Update: there is now a Calculus Course available
I’ve struggled with how to write about calculus. The standard techniques seem to be:
- The “bag of formulas”: memorize ‘em and move on
- The anal-retentive, rigorous treatment: written by math robots, for math robots!
- The happy smiles tour: oversimplifications without examples (Calculus helps scientists solve problems!)
No, nyet, nein! I know what I need: intuition (What does it really mean?) followed by examples to back it up. I want a calculus series that lets calculus be calculus — wild, interesting, and fun.
The Explanatory Approach
I started writing in a vacuum, but realized I don’t remember calculus. I need a refresher — in fact, I need the insights I want to share! These articles are for us both (it’s what I’d want to relearn the subject), and here’s my approach:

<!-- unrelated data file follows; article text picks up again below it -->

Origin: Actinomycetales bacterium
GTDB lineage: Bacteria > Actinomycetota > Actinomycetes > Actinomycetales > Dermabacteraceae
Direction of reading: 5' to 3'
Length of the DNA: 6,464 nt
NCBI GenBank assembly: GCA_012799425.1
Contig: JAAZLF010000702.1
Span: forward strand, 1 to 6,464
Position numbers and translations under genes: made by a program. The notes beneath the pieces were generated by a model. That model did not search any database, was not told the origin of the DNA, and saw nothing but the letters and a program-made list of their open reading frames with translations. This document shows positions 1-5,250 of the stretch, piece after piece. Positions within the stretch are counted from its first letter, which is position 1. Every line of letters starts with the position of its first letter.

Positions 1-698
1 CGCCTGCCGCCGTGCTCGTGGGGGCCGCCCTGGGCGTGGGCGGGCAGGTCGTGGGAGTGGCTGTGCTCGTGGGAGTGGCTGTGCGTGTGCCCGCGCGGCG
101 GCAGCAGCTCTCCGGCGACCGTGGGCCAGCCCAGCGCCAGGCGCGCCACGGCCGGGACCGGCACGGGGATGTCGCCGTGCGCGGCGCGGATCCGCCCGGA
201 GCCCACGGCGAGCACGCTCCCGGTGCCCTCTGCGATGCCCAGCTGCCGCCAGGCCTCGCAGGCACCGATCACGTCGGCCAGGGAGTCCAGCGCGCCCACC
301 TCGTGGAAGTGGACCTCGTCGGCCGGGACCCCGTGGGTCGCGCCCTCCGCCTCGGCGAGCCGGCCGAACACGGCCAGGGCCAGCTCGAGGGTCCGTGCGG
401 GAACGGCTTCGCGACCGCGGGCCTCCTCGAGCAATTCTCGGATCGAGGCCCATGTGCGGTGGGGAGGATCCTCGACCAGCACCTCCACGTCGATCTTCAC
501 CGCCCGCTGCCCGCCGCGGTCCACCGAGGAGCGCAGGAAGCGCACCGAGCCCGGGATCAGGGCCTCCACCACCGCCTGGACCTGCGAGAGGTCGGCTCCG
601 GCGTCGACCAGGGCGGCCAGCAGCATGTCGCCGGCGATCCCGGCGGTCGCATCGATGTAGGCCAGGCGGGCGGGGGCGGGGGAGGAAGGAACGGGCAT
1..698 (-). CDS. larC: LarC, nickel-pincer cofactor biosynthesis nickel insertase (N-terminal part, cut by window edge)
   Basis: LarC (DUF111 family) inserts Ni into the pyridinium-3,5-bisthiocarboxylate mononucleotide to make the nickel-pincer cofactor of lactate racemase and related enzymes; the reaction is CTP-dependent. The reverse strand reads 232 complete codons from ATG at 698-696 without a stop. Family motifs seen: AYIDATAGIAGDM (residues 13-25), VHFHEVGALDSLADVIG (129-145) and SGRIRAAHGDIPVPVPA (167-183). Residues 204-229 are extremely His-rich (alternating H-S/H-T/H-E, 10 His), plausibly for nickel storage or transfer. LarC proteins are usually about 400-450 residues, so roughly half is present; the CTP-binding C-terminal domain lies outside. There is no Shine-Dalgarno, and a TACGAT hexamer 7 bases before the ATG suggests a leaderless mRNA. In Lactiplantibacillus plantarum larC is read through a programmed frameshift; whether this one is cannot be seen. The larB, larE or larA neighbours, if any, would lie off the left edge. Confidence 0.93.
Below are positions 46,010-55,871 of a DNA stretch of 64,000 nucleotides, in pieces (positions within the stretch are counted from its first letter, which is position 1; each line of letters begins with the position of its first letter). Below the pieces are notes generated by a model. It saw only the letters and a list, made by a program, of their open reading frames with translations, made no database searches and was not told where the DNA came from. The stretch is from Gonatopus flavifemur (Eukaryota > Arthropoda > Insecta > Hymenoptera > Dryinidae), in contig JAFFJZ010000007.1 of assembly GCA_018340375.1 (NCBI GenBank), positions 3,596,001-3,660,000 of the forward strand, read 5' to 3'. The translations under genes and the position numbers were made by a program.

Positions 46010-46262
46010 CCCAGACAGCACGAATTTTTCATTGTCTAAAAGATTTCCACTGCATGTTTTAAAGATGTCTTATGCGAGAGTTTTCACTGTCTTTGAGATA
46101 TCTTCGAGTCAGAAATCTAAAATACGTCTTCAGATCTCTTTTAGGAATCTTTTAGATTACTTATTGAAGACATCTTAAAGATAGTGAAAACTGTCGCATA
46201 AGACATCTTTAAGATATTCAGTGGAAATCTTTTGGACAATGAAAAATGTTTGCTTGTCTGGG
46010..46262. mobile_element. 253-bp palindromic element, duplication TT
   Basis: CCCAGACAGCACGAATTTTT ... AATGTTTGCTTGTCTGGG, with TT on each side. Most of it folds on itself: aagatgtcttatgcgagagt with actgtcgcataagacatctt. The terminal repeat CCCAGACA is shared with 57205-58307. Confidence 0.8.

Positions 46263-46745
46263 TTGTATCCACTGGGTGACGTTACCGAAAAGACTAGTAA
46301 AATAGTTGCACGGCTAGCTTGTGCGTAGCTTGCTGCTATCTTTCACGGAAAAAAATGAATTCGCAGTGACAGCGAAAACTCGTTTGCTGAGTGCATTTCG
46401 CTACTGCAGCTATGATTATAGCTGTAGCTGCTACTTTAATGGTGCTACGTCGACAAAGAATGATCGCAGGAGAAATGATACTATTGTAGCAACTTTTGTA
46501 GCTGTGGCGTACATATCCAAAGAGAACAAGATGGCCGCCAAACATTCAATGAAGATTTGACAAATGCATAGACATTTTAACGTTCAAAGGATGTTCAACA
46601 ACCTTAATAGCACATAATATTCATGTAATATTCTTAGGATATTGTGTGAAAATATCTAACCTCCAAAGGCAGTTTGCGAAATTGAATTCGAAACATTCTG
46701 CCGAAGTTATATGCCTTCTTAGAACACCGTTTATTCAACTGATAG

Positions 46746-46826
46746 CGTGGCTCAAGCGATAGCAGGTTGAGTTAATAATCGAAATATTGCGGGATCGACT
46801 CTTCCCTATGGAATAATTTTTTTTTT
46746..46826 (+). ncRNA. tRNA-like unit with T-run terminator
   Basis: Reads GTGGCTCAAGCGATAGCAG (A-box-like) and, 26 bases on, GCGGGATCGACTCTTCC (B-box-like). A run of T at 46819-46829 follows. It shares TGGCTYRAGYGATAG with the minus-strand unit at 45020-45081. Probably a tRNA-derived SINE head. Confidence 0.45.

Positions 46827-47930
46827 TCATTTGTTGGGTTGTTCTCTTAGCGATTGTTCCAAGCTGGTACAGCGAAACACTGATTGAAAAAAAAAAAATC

I’m reading Elementary Calculus: An Infinitesimal Approach [free pdf]. It teaches calculus using its original approach (infinitesimals), not the modern limit-based curriculum. My goal is intuition, so this works well.
As I study the chapters, I’ll share the insights I find and the concepts I struggled with.
I’ll sprinkle examples along the way. They’re a gut check, not the focus (if you want practice problems, the book has plenty).
It’s a lack of insights, not information, that makes calculus hard. We don’t need another course repeating the definitions that confused us the first time (Here’s the definition of a limit, again!).
We shouldn’t be struggling with the true meaning of a subject centuries after its invention. This is my intuition-laced hat in the ring.
The Calculus Articles
The goal is to be concise, informal, and fun. Dabble, skim and ignore the examples if needed — focus on the insights. The elegance of calculus can be appreciated progressively: we don’t need astrophysics to enjoy a starry night.
Small numbers: Limits and Infinitesimals
- Learning Calculus: Overcoming Our Artificial Need for Precision
- Understanding the need for small numbers (in progress)
Measuring Changes: Derivatives
Accumulating Changes: Integrals
This post is the table of contents for the series. Happy math.